Quite often, a pair of colleagues on a technical team have serious trouble working together. It’s as if they have completely opposing worldviews, and neither will grant the least bit of validity to the other’s perspective.
The things the say about each other, with intense emotion, sound like this:
- Joe is useless. He can’t get anything done unless every single question is answered down to the minutest detail. He seems immobilized unless all his questions are answered to his satisfaction.
- Jane is useless. Everything she produces is so vaguely defined, it’s unusable. She draws a few boxes and arrows on a diagram and thinks that’s a fully specified system that can be estimated and built.
If you have thought either of these things about one of your colleagues, there’s a good chance that your colleague has thought the other one about you. One thing you are likely to have in common is that you have dismissed the other as incompetent, obstinate or stupid. And the longer you work together, the more entrenched your judgments of each other become.
But another thing that you probably have in common is that you are both wrong about the other person.
Chances are that neither person is incompetent. The two of them just have very different degrees of tolerance for the ambiguity of technical work.
Reality is a messy thing. Every day, in any project or process, we are confronted by ambiguities and questions to which we don’t know the answers. Some are big, open-ended questions: What is the purpose of our organization, and what role should technology play in supporting that purpose? Who are our competitors, and what product features will give us an advantage in the marketplace? Others are narrower but still fundamental to our work: How should our department be organized? What business objectives are driving our technical project? What methodology should we use given the nature of the project, technical tools, stakeholders and team members? Who will play what role on the team? And some are detailed yet essential: What columns will be in each table? How will one process communicate with another? What data will be logged, and where will it be stored, and in what format? And for many, the most distressing ambiguity of all is not knowing what the relevant questions are that need to be asked and answered.
To be successful, most, if not all, of these types of questions need to be answered at some point to complete a project or optimize ongoing operations. Of course, it’s not possible to answer all these questions at once. Answers to some are contingent on answers to others. Often, figuring out which questions are important requires significant thought and research.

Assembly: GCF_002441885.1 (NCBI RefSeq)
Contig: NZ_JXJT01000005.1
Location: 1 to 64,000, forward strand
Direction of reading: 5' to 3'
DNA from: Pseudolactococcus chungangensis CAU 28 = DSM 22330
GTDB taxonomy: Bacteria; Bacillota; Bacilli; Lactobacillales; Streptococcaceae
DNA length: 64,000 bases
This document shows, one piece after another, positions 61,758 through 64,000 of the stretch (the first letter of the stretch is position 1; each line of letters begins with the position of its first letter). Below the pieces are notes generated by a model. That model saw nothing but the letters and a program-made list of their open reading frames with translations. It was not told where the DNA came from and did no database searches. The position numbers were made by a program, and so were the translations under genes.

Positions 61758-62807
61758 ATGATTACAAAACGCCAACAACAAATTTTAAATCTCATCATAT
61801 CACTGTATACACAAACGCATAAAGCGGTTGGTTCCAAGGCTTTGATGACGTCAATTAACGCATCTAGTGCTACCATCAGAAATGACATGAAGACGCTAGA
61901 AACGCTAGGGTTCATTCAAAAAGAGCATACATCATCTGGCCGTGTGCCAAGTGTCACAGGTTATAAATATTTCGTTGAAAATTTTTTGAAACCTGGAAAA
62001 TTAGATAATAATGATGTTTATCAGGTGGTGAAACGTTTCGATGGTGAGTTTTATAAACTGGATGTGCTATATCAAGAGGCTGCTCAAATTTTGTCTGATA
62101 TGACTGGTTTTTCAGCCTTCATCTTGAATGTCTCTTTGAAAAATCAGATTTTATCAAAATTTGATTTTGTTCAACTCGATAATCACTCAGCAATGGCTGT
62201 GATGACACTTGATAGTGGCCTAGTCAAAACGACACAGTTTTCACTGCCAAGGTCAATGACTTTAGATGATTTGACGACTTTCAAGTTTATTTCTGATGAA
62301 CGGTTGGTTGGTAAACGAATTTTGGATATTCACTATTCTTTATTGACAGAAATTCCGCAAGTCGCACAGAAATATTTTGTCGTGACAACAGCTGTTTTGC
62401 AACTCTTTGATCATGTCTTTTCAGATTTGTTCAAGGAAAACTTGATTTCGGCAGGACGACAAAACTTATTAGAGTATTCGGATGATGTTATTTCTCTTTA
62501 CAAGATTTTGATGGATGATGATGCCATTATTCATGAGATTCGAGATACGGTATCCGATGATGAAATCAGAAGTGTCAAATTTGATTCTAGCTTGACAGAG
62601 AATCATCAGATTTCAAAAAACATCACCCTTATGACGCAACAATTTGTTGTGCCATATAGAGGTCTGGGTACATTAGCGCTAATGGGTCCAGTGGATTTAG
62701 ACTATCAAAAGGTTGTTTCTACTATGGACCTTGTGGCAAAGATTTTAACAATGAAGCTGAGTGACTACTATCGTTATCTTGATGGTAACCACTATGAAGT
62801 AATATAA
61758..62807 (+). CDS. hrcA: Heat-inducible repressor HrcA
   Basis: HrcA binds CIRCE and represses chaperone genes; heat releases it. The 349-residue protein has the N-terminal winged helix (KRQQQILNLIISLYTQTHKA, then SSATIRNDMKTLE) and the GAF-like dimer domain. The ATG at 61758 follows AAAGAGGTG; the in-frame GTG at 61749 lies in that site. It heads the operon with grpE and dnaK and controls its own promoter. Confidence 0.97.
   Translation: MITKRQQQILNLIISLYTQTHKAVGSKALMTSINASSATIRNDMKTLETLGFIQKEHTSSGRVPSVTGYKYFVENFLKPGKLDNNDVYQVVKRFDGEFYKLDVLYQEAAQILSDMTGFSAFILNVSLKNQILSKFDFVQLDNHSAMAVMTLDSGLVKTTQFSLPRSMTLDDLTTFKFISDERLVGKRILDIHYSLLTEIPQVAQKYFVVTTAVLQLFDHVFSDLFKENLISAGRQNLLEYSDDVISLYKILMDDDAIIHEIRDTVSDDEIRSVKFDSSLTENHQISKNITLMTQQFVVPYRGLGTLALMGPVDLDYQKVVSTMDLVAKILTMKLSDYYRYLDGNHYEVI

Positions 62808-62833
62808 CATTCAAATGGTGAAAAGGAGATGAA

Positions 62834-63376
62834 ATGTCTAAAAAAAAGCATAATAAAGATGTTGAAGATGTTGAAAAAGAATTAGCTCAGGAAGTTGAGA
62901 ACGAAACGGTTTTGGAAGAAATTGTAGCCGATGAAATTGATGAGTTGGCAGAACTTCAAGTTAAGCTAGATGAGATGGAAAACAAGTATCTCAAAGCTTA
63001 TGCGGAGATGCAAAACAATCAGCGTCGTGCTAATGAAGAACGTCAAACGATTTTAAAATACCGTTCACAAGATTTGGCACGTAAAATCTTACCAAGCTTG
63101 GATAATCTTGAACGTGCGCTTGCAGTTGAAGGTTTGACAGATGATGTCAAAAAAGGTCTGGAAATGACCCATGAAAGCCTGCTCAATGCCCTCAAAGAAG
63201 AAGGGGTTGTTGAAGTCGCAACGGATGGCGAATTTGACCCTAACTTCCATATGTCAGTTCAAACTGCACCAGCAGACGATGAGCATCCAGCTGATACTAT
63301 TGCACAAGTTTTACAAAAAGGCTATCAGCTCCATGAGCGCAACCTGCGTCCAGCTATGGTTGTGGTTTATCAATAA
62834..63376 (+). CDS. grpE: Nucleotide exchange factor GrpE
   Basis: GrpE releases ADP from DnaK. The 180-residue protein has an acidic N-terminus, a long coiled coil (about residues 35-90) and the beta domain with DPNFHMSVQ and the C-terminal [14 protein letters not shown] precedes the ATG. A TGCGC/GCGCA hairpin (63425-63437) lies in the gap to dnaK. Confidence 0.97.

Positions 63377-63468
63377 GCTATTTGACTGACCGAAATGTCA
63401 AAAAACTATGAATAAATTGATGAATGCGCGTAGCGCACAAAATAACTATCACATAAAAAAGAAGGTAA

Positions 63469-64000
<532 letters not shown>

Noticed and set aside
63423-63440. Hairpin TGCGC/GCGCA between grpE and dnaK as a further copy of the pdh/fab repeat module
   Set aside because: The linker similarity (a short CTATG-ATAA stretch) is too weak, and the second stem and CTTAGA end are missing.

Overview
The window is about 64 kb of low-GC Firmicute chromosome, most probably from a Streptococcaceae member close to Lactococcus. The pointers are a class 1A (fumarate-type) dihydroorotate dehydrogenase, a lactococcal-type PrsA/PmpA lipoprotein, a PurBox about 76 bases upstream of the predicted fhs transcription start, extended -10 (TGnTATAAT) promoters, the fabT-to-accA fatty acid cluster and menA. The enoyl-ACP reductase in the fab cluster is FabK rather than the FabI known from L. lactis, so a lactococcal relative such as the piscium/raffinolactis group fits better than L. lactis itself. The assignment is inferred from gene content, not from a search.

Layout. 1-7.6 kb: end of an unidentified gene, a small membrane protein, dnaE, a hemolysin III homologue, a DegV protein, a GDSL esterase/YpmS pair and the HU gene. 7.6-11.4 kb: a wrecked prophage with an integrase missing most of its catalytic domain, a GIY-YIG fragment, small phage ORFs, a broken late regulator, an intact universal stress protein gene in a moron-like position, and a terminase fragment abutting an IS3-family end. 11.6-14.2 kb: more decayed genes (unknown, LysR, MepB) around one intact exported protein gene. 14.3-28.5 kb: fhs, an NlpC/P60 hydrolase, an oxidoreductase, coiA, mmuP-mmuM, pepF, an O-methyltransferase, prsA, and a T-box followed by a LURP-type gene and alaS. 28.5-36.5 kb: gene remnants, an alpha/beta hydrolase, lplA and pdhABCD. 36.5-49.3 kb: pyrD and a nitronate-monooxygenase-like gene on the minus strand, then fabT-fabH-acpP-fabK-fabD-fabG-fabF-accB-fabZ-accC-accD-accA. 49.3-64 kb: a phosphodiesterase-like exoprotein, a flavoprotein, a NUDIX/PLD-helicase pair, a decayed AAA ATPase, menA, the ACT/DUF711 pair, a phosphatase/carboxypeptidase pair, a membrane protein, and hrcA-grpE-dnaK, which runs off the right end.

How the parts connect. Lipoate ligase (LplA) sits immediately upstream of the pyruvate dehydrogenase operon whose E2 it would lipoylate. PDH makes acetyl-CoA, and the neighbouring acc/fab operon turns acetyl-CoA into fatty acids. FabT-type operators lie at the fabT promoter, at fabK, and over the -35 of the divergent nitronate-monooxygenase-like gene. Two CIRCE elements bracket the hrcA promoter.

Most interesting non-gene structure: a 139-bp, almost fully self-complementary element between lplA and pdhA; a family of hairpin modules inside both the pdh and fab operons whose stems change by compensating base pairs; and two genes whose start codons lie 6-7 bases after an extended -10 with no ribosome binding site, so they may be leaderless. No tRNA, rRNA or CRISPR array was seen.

Here’s where the problem comes in. People have differing degrees of tolerance for unanswered questions. And the differing orientations, which you can think of as opposite ends of a spectrum, have both positive and negative effects on a team’s ability to succeed.
People with a high tolerance for ambiguity feel comfortable working at full speed, working with assumptions and knowing that they will need to clarify issues as they become relevant. They can speed up production, delivering while simultaneously identifying and resolving questions. But they can also end up wasting their own time and that of others if they race down technical paths that prove to be unworkable or ill-advised diversions that could have been avoided with more careful thinking before building.
People with a low tolerance for ambiguity feel significant discomfort, even anxiety, when asked to produce with limited knowledge or provisional assumptions. They sometimes seem immobilized, unable to produce anything until all questions are identified and answered. It’s also easy for them to get lost in the details, losing track of what’s truly important. At the same time, by driving issues into the open early and making decisions before building technology, they can improve the productivity of their whole team. Everyone benefits during implementation when there’s less need to stop to discuss and decide how things will really work.
Colleagues with these differing tolerances for ambiguity and the contrasting approaches they take to problem-solving often feel intense frustration with each other and certainty that their own approach is the only right way to work.
While it is difficult to bridge these differing orientations, teams can benefit substantially when these styles are blended. It becomes easier when:
- People with high ambiguity tolerance recognize that there is a real difference between a drive for clarity and rigidity. Your low-tolerance colleagues want answers, but that doesn’t mean that they demand that answers not change as things progress and teams learn.
- People with low ambiguity tolerance recognize that those with high tolerance are not necessarily sloppy thinkers, but good at subdividing problems into manageable chunks.
One of the best ways to work together is to arrive at a mutually agreeable breakdown of the entire problem into smaller, interconnected problems, and then to think comprehensively about how each sub-problem will be solved and how to ensure that the smaller solutions are mutually supportive and compatible.
The more you focus on problems and the less you focus on each other’s process, the more likely you are to leverage your collective strengths.